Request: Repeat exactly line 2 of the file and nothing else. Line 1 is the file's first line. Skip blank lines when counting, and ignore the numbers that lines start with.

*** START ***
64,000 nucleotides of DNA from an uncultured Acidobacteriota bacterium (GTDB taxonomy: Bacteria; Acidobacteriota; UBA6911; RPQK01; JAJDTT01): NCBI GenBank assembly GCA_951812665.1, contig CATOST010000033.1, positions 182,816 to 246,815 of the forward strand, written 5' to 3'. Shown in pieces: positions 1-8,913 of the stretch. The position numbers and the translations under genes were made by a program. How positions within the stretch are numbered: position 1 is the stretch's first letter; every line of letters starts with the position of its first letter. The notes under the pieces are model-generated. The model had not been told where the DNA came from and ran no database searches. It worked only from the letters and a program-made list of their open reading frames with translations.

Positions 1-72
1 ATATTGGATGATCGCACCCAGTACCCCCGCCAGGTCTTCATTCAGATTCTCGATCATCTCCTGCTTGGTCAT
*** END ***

Positions 1-72